Plenty of warnings for earthquake preparedness
What does it take for people to get ready for the next big disaster? This week’s message from the council’s new emergency centre was loud and clear, but was something we have all heard before ... get ready, for goodness sakes.
Paul Martin, the man in charge during a Porirua disaster, has virtually begged people to have emergency supplies ready and to think for themselves because they cannot, and should not, rely on sirens or alerts or saviours immediately after an earthquake.
His message was: Porirua people will die in a locally sourced tsunami if they do not evacuate.
In a big quake residents MUST evacuate. There won’t be time for sirens. People must be responsible for their own safety.
A petition for sirens to be placed along the coast sprung up on social media last week but people in tsunami zones shouldn’t require a siren.
How do you know if you’re in a danger zone? On Porirua Council’s website you can enter your address and it will tell you - it couldn’t be easier. Do it now.
People like Martin must wring their hands to know that, despite the Christchurch earthquakes, despite the Kaikoura earthquake, despite the Wellington chaos, people are still not ready.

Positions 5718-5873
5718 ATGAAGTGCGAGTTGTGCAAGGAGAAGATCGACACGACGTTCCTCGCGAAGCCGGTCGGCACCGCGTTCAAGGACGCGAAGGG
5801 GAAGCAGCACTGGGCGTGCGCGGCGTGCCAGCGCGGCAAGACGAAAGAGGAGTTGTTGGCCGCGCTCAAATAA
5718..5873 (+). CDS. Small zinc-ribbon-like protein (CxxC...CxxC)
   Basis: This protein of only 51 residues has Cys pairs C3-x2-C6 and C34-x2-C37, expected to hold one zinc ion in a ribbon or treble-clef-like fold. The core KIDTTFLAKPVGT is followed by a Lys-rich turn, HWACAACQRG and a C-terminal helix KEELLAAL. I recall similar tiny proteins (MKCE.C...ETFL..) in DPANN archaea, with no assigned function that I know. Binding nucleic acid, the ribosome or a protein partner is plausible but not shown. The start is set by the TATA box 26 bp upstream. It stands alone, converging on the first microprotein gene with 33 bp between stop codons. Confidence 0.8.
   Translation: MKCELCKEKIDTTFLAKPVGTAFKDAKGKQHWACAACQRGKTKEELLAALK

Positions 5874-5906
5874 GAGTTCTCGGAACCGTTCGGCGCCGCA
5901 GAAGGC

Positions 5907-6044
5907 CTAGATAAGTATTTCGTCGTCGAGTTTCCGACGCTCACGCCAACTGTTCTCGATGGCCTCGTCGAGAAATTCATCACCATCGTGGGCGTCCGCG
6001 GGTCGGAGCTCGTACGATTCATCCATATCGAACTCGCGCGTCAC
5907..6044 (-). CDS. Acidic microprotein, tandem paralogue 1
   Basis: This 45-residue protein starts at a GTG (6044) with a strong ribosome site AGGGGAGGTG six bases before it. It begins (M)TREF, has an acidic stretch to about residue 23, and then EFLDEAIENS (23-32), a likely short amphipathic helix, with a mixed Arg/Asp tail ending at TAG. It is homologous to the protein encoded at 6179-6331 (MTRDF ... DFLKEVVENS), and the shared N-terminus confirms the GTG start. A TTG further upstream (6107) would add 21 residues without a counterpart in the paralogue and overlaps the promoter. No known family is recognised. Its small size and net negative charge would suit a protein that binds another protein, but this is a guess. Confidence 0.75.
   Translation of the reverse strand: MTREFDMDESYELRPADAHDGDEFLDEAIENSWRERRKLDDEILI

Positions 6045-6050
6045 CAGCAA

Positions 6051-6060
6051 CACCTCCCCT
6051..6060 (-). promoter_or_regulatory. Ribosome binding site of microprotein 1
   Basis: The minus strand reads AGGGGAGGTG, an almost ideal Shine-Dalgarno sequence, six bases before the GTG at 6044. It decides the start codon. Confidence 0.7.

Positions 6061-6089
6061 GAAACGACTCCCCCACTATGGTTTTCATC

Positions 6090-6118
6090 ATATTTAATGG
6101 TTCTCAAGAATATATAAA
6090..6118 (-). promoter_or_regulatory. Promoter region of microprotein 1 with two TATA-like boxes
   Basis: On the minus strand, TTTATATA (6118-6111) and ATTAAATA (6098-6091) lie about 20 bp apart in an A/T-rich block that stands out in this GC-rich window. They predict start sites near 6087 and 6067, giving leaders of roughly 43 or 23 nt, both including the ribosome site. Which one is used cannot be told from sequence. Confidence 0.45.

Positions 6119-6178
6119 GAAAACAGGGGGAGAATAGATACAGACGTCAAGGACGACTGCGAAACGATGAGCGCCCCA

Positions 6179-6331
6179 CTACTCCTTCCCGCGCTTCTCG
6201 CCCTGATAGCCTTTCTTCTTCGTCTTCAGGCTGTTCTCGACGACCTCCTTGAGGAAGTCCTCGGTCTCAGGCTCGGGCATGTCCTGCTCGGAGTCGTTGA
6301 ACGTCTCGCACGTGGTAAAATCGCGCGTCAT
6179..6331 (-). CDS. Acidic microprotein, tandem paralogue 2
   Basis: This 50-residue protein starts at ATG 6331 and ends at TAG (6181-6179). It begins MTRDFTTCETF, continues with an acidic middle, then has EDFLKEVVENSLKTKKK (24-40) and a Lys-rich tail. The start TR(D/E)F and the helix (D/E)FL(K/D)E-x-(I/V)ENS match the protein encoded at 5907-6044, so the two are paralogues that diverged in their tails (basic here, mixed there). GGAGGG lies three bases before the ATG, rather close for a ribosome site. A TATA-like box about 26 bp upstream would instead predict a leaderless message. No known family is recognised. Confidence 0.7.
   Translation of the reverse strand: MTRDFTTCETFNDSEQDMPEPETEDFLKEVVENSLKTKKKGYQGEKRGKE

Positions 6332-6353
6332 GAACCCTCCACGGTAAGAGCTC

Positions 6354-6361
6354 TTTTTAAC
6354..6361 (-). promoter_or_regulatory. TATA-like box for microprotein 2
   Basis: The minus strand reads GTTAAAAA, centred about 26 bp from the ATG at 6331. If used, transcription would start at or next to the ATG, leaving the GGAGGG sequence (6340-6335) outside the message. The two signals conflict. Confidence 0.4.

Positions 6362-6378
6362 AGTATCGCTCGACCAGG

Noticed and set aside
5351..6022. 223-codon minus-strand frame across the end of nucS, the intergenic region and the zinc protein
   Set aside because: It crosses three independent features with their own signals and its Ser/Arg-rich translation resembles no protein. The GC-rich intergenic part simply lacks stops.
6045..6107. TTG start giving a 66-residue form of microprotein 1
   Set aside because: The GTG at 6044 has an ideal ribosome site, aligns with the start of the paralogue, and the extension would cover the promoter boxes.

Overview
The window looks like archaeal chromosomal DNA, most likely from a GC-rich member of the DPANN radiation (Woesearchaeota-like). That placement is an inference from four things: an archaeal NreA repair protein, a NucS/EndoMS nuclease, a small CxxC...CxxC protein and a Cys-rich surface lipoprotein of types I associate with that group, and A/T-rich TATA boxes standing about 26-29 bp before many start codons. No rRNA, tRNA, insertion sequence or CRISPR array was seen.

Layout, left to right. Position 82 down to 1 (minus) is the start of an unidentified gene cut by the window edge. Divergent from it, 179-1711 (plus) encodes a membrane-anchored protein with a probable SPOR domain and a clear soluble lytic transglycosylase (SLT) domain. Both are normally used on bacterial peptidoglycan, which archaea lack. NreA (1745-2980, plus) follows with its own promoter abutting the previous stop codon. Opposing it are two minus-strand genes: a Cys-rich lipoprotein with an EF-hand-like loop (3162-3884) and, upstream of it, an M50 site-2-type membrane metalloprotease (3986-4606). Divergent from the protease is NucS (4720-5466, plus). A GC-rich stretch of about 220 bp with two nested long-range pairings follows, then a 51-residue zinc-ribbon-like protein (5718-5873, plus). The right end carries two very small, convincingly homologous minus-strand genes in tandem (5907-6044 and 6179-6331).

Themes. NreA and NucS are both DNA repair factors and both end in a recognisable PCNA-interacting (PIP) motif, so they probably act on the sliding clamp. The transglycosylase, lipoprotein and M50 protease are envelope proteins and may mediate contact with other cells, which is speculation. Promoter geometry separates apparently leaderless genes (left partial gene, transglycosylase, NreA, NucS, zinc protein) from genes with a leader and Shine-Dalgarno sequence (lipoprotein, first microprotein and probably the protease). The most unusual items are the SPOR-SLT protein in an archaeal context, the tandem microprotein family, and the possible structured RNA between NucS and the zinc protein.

We’ve seen the news stories, the advertisements and heard the interviews yet still people aren’t heeding the warnings - why not?
After every big quake there’s a run on tinned food and bottled water. Porirua council sold out of water tanks and have ordered more to meet the demand of residents spurred to prepare for the ‘‘next big one’’ but you have to wonder why there was such a rush.
It’s not hard to store water. Empty fizzy drink and juice containers can be rinsed out, filled with water and kept for at least a year before they need to be filled again.
A few tins of baked beans and spaghetti, which often sell for under a dollar, can be added to the weekly shop then stored at the back of the pantry.
The experts say help will come eventually but it won’t be immediate and residents must not rely on it.
Are people planning to sit and wait for rescue or are they depending on the charity of their neighbours to share supplies they’ve set aside for their own survival.
You are risking your life, the lives of your loved ones and the lives of the people who will have to rescue you by not being prepared.
Be sensible. Do it now.